Homemade mayo is cheaper than the store-bought version, and it includes the same ingredients – oil, eggs, vinegar, lemon juice, salt, etc. BUT commercial mayo has lots of additives (with words that are hard to pronounce), which makes it last much longer but reduces its healthfulness. Store-bought mayonnaise can stay safely in your fridge for at least a year, whereas homemade mayonnaise (which contains raw egg yolk) should be consumed within a few days. Nonetheless, for special events, there’s nothing like the homespun magic of fresh mayo to delight your guests.
- 2 raw egg yolks, at room temperature
- 1/2 tsp. coarse sea salt or kosher salt
- 1/2 tsp. mustard powder or Dijon mustard
- 1 tsp. lemon juice
- 1 tbs. white-wine vinegar or cider vinegar
- 1 cup olive oil
- Pinch of sugar (optional)
- Place the egg yolks in a blender or food processor. (You can also whisk the mixture by hand.) Process or whisk the egg yolks until they are light yellow and frothy.
- Add the salt, mustard powder, lemon juice, and vinegar and process or whisk until blended.
- With the motor running (or whisking vigorously), slowly drizzle in the oil in a light, steady stream. The mixture will thicken as the oil emulsifies, but don’t stop until you have added the entire cup of oil.
- When the oil is blended, stop the motor (or take a whisking break), and taste. Add more salt and sugar, if desired.
- Refrigerate for at least one hour before serving. Can keep stored in the refrigerator for up to three days.
Another easy to make condiment is barbecue sauce and it doesn’t have to be very sweet either. As opposed to the ketchup- and molasses-based barbecue sauces of the southwest, Carolina BBQ Sauce is vinegar and mustard based, making it perfect with grilled chicken and fantastic for pulled beef. Feel free to be flexible with the sweetener by substituting a 1/2 cup honey or 1/2 cup maple syrup for the granulated sugar.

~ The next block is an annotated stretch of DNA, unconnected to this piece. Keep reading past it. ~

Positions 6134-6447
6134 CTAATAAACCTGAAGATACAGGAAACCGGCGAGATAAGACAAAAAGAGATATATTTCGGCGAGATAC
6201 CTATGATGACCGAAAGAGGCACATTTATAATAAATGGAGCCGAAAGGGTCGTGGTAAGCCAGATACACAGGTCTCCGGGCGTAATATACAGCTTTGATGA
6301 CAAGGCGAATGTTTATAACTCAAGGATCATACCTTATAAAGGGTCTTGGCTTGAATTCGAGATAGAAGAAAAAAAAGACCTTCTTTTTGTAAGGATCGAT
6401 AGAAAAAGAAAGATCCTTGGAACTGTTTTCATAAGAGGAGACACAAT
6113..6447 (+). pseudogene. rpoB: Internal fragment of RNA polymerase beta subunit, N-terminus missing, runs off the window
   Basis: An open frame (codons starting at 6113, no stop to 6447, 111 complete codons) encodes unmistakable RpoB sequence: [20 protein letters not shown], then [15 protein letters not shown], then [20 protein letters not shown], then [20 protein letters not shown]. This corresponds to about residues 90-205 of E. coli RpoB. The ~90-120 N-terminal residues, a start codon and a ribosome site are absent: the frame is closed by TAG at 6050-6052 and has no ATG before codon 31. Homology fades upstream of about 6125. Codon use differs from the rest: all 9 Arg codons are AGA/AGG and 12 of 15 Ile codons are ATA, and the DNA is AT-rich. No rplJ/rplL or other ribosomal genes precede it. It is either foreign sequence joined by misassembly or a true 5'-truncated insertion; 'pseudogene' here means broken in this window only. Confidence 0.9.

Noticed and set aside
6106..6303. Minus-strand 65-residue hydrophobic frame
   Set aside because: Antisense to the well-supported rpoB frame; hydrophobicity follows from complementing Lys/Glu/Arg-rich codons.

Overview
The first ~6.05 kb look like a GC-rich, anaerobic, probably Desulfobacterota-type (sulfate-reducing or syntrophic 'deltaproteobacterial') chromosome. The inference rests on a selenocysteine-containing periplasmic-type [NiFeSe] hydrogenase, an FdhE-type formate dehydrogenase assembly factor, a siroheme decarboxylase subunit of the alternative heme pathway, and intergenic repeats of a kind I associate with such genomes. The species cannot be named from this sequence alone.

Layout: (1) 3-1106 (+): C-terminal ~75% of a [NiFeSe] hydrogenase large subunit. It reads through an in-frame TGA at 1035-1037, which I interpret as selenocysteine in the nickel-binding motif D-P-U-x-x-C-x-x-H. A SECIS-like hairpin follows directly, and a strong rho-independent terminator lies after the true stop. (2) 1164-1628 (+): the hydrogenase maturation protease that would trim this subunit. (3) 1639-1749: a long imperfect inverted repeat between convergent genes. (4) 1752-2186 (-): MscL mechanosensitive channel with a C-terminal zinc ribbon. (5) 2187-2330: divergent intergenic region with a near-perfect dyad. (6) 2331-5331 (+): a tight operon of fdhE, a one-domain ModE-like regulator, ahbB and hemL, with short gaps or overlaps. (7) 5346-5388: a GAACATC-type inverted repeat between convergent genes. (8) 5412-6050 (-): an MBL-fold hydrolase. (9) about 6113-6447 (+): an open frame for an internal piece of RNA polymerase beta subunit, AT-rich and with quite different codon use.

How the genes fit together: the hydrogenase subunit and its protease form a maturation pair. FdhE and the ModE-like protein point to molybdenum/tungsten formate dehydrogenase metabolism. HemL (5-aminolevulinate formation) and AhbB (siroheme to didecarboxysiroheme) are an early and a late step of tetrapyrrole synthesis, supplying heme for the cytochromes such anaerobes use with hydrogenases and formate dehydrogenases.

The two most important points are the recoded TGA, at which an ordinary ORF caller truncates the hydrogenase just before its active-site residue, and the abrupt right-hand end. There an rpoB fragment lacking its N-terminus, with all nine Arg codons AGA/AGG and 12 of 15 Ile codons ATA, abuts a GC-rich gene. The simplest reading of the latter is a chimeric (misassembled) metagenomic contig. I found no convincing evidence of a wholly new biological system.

- 3/4 cup homemade mustard
- 1/2 cup granulated sugar
- 1/4 cup packed brown sugar
- 1 cup cider vinegar
- 1/4 cup water
- 1 tsp. hot paprika
- 1/4 tsp. red pepper flakes
- 1/4 tsp. ground black pepper
- 3/4 tsp. coarse sea salt or kosher salt
- Mix all the ingredients in a medium-size saucepan. Stir to combine.
- Bring to a boil over high heat and then lower the heat and simmer for 10 minutes.
- The sauce can be used immediately or refrigerated for up to one month.
Homemade Condiments Put Caterers on the Map
When you’re looking to sell yourself to clients, your food is your calling card and the bottom line is that homemade anything always tastes better than store-bought products. Because you live from event to event, the longevity of the products you use is not that critical, and your customers will appreciate the effort (which only you know wasn’t that excessive) you took to whip up fresh batches of made-from-scratch ketchup, mustard, mayonnaise, and more. If you go the homemade route, you will be able to present your menu offerings as truly your own and so much healthier than anything that contains store-bought condiments. Soon enough, your made-from-scratch condiments will be the talk of the town.